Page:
CENTRAL ASIA – April 2020


 

The pandemic in Central Asia

The spread of COVID-19 virus has also affected Central Asia: even if the region has registered a limited number of cases, the quarantine measures could have a serious impact in social and economic terms, further exacerbating existing distortions.

We can observe a different reaction of the Central Asian republics against the COVID-19 threat: while Kazakhstan, Kyrgyzstan and Uzbekistan have introduced quarantine measures trying to contain the spread of the contagious, Tajikistan and Turkmenistan (the most authoritarian states in the region) have defined themselves “COVID-19 free”, declaring no confirmed cases.

Food security, tourism industry, trade and energy relations (mainly with the main economic partners China and Russia, but also with other Central Asian states) will be severely affected by the forthcoming global economic recession. Following the spread of the Coronavirus, the Eurasian Economic Commission has imposed a ban on the export of food until the 30th of June, threatening regional food security: after an initial restriction of wheat and flour’s exports, Kazakhstan (the breadbasket of Central Asia) has elaborated a monthly quota for the sale of wheat to the other Central Asian republics. (Kazakhstan imposes restrictions on wheat exports. Tajikistan will now receive flour under the quota, Radio Ozodi, April 1, 2020, https://rus.ozodi.org/a/30521468.html).

The vulnerability of the Central Asian migrant workers in Russia is another issue to address, because it will produce social and economic repercussions in countries highly dependent on remittances from labour migrants such as Kyrgyzstan and Tajikistan, where remittances account for 30% of national GDP, fuelling consumption and supporting local economy. On the 17th of April President Putin decided to provide financial support for the foreign migrant workers in Russia. This measure will improve conditions especially for nearly 2 million migrants from Uzbekistan and 700.000 from Tajikistan (non-member states of the EurAsian Economic Union) reliving them from buying monthly buy the so-called patents (work permits) until June, while around 600.000 migrants from Kyrgyzstan (which joined EAEU in 2015) were already exempted. (F. Mashrab, Kremlin Provides Financial Support to Stranded and Abandoned Central Asian Migrants, Eurasia Daily Monitor, Vol. 17 Issue: 56, April 23, 2020).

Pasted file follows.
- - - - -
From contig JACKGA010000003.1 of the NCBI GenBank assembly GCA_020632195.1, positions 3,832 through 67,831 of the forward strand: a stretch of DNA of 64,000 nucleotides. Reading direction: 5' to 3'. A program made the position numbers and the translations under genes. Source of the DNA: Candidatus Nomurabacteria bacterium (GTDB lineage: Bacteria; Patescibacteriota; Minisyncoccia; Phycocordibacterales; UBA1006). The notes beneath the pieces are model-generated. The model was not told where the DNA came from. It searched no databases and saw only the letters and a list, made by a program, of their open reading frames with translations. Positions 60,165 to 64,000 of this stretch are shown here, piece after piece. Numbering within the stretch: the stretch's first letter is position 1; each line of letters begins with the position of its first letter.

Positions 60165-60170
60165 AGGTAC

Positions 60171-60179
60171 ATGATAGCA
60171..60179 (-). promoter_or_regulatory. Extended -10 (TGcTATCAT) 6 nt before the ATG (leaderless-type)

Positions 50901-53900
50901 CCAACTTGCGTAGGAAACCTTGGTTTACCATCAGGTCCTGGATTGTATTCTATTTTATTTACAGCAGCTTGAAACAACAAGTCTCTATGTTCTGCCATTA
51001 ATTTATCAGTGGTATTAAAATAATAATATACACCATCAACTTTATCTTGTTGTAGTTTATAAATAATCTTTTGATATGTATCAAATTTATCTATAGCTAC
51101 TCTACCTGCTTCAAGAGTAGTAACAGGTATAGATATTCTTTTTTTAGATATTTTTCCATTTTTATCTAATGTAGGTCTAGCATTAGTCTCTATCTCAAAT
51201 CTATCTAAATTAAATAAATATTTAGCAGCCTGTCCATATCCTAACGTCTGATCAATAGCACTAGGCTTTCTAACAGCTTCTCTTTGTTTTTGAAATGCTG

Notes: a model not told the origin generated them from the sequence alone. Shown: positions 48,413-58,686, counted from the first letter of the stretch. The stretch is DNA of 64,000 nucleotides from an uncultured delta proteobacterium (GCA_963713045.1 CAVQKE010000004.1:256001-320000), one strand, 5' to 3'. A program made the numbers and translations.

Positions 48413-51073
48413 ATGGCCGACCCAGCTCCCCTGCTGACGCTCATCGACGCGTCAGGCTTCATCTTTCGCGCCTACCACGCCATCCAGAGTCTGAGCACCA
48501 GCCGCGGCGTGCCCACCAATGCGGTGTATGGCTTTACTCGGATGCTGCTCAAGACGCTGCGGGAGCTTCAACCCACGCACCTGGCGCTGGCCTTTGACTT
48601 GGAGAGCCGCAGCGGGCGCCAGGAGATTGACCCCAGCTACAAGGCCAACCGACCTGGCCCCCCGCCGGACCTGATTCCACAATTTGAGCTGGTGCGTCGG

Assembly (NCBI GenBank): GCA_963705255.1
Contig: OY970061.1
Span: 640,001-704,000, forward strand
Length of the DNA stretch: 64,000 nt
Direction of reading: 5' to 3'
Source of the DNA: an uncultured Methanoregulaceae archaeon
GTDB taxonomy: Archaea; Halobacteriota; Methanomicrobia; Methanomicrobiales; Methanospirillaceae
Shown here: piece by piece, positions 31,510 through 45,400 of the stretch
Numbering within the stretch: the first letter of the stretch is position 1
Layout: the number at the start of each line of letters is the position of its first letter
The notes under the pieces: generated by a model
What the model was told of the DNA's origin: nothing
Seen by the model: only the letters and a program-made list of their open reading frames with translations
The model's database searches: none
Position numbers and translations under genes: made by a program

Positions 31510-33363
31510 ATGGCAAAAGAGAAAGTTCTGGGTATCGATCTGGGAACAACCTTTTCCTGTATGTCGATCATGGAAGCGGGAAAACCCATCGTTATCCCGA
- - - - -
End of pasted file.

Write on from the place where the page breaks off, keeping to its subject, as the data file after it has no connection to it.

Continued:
Central Asian states need to receive loans and economic aid from the international financial organisations (IMF, WB, EBRD, ADB) in order to protect their weak economies. Thanks to its National Fund ($60 billion worth), mainly financed by oil revenues, Kazakhstan can mitigate the negative effects on the population and economy: national authorities have recently started to pay compensation for lost incomes.

However, the ongoing collapse of the oil price is a serious concern for Kazakhstan, that estimates a financial break-even point at $55 per barrel, while now it is $20 or less thus depriving the national budget of fundamental resources as well as denting its fund. What is happening is Kazakhstan rings alarm bells in Moscow, where the break-even point for Ural barrel is $42,4 and consequences could be much more difficult.

 

Fabio Indeo PhD holder in Geopolitics at University of Trieste and non-resident fellow research at Center for Energy Governance and Security (EGS South Korea).